diagnosis of suspected pulmonary thrombolism.
The medical student, Racheli Hefetz, examines the validity of the interpretation of
pulmonary CT scans done for suspected pulmonary embolism, as read by residents in
Radiology while on evening or night duty, in comparison with the final diagnosis given
by a senior radiologist.
10) Interoberver variability in the interpretation of abdominal CT scans.
Another medical student, Adi Shaham, examines the validity of the interpretation
of abdominal CT scans done for suspected acute appendicitis or related conditions,
as read by residents in Radiology while on evening or night duty, in comparison with
the final diagnosis given by a senior radiologist.
11) Utility of hospitalization in a Department of Medicine from the patient’s view.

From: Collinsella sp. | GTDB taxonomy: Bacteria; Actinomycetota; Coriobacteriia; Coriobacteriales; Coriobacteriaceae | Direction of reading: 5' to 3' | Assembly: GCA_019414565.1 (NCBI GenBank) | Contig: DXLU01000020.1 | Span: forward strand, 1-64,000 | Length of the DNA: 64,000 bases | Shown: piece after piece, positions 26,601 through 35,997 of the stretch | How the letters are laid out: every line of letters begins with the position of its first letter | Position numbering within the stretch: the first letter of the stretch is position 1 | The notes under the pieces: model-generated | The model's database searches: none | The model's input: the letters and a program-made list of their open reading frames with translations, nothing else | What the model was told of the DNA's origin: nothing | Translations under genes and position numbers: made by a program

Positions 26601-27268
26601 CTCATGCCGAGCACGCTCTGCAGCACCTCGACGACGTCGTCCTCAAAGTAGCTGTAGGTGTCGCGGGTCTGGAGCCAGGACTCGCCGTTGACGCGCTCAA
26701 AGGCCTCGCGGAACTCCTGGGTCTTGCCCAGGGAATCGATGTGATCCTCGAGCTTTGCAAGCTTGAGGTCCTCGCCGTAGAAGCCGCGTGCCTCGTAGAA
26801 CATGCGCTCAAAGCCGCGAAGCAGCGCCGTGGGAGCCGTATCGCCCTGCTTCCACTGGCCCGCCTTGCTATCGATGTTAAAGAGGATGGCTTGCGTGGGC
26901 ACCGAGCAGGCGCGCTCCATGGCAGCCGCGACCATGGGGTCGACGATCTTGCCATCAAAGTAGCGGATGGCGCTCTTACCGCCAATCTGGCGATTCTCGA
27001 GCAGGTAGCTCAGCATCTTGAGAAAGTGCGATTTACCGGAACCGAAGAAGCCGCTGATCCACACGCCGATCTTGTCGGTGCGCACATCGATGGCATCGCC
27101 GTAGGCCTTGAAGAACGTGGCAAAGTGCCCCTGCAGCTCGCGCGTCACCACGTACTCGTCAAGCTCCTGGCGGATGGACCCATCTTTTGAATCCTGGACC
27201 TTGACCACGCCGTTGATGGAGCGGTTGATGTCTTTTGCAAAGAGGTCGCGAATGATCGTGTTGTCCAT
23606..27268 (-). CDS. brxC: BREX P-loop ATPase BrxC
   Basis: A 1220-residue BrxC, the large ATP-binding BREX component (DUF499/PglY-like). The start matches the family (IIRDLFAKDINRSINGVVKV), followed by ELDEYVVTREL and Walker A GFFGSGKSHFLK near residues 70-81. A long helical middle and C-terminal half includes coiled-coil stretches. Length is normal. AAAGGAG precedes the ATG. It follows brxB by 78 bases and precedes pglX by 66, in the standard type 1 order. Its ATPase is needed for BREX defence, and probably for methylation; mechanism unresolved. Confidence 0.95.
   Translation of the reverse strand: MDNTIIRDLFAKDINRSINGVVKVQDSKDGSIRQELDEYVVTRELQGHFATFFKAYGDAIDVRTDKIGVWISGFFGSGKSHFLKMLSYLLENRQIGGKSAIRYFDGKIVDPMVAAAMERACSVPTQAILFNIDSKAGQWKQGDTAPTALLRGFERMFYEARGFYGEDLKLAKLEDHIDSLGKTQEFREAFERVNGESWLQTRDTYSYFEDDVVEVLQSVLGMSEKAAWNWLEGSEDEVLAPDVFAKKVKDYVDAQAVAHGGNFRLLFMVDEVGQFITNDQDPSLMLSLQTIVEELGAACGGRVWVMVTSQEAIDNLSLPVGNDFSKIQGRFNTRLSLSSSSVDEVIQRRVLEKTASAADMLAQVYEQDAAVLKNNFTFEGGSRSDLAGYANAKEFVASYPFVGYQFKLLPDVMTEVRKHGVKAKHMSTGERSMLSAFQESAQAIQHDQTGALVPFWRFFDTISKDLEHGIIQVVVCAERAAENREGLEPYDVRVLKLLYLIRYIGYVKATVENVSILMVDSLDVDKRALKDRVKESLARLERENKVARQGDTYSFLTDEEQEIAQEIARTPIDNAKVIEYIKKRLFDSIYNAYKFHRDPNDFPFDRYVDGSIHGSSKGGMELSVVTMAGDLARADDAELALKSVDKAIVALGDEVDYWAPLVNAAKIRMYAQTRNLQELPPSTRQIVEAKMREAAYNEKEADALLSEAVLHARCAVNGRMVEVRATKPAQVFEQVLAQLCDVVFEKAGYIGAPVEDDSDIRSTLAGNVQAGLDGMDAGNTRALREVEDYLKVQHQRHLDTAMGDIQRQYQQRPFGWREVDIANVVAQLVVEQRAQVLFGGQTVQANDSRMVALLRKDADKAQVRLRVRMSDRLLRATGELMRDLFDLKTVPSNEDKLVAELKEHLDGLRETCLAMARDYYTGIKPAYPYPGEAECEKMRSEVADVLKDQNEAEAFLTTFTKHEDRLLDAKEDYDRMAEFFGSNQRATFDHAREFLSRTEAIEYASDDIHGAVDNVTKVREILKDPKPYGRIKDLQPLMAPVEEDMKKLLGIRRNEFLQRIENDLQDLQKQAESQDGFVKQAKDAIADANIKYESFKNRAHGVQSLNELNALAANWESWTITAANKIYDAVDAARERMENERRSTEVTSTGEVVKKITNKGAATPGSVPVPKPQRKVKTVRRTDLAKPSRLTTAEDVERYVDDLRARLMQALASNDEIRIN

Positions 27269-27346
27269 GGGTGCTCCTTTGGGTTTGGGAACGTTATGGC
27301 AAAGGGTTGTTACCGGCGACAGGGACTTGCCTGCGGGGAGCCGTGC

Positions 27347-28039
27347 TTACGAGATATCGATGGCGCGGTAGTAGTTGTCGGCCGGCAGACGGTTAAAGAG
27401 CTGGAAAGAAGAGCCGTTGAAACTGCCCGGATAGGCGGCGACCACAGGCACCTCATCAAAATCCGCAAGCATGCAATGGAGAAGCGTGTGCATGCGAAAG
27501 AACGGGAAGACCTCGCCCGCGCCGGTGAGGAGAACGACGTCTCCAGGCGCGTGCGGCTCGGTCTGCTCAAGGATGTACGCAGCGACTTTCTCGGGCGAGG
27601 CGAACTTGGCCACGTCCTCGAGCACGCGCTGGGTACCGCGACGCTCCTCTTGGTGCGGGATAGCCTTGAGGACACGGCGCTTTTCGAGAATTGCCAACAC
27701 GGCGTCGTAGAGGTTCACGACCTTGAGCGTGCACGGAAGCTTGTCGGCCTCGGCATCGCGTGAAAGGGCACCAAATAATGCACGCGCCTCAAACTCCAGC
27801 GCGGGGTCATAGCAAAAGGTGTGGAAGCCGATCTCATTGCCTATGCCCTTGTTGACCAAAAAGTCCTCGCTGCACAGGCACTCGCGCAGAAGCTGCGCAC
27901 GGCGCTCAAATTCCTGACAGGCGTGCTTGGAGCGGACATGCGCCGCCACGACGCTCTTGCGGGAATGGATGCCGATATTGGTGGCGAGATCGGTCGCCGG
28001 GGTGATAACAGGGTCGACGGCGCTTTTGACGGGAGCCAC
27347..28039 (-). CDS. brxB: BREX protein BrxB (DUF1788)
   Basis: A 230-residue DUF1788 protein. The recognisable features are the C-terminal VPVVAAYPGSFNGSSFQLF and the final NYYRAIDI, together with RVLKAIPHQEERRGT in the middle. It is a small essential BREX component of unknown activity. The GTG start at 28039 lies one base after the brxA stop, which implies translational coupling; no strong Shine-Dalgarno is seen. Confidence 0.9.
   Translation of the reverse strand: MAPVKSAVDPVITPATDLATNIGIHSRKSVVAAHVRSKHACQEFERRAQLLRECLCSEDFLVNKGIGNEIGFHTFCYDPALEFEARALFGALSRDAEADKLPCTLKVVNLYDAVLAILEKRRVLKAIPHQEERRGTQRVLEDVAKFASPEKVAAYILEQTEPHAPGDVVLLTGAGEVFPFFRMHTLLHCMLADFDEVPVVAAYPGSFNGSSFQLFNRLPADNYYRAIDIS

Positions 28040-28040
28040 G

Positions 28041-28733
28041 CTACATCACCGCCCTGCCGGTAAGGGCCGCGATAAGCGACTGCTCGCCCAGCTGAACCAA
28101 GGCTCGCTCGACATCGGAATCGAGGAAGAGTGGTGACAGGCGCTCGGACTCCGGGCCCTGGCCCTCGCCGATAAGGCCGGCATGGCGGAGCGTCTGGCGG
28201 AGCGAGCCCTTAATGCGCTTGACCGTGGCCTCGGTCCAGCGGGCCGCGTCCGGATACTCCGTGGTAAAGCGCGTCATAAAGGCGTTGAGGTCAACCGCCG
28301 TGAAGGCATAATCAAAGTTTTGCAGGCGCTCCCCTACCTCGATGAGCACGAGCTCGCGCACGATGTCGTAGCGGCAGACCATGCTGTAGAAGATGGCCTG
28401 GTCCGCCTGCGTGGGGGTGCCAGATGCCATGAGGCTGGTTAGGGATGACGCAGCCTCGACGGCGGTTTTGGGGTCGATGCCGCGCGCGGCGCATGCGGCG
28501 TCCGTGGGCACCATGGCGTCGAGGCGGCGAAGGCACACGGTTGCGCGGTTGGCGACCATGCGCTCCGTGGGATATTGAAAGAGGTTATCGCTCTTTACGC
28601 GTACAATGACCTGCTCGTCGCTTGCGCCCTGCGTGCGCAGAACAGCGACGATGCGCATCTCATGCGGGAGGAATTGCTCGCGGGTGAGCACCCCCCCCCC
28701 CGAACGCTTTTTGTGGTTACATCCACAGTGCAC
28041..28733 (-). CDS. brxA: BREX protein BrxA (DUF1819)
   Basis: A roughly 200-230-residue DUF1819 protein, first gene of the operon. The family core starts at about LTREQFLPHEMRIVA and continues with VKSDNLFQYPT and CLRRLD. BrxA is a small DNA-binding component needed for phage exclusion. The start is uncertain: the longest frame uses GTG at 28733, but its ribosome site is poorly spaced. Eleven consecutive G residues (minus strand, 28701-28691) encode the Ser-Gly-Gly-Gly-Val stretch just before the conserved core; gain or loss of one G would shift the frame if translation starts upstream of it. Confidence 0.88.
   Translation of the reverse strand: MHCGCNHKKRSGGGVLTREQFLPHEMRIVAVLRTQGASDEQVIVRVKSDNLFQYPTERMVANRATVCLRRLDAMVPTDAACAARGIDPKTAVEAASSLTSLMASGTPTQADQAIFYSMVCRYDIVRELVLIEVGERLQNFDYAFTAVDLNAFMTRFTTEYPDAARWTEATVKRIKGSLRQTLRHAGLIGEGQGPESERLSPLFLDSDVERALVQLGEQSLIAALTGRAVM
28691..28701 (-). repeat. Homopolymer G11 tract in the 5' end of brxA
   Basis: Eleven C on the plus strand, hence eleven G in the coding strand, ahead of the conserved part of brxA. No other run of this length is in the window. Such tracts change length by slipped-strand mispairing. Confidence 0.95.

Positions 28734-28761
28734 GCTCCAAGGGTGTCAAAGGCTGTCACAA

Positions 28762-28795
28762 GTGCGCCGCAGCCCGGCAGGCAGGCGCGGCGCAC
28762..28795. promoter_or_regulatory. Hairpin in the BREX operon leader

A medical student, Ayelet Sharon, is conducting a structured interview of patients
and/or their family, following a recent admission in a department of Medicine to
evaluate perceived utility and problems.
Additional Medical Students Projects Currently Being Designed
12) Perceived needs by primary care physician relating to a recent admission of
one of their patients in a Department of Medicine and to the quality of the
communication with Hadassah physicians.
13) Surveillance of the use and adequacy of perioperative antibiotic prophylaxis.
14) Effect of institutional guidelines for the treatment of pneumonia on practice.
15) Improved instructions, including options for self-monitoring and selfmanagement, for patients being discharged on oral anticoagulation.
16) Evaluation of the quality of information received by patients in the Cardiology
17) Quality and efficiency of the clinical management in the pediatric ER, as
viewed by the parents.
18) Use of the “Ottawa rules” for efficient management of ankle and knee
injuries in the ER.
19) Patient’s understanding of instructions at discharge from the ER.
20) The patient’s family during admission: problems, attitudes & expectations.
21) Quality of end-of-life decision making.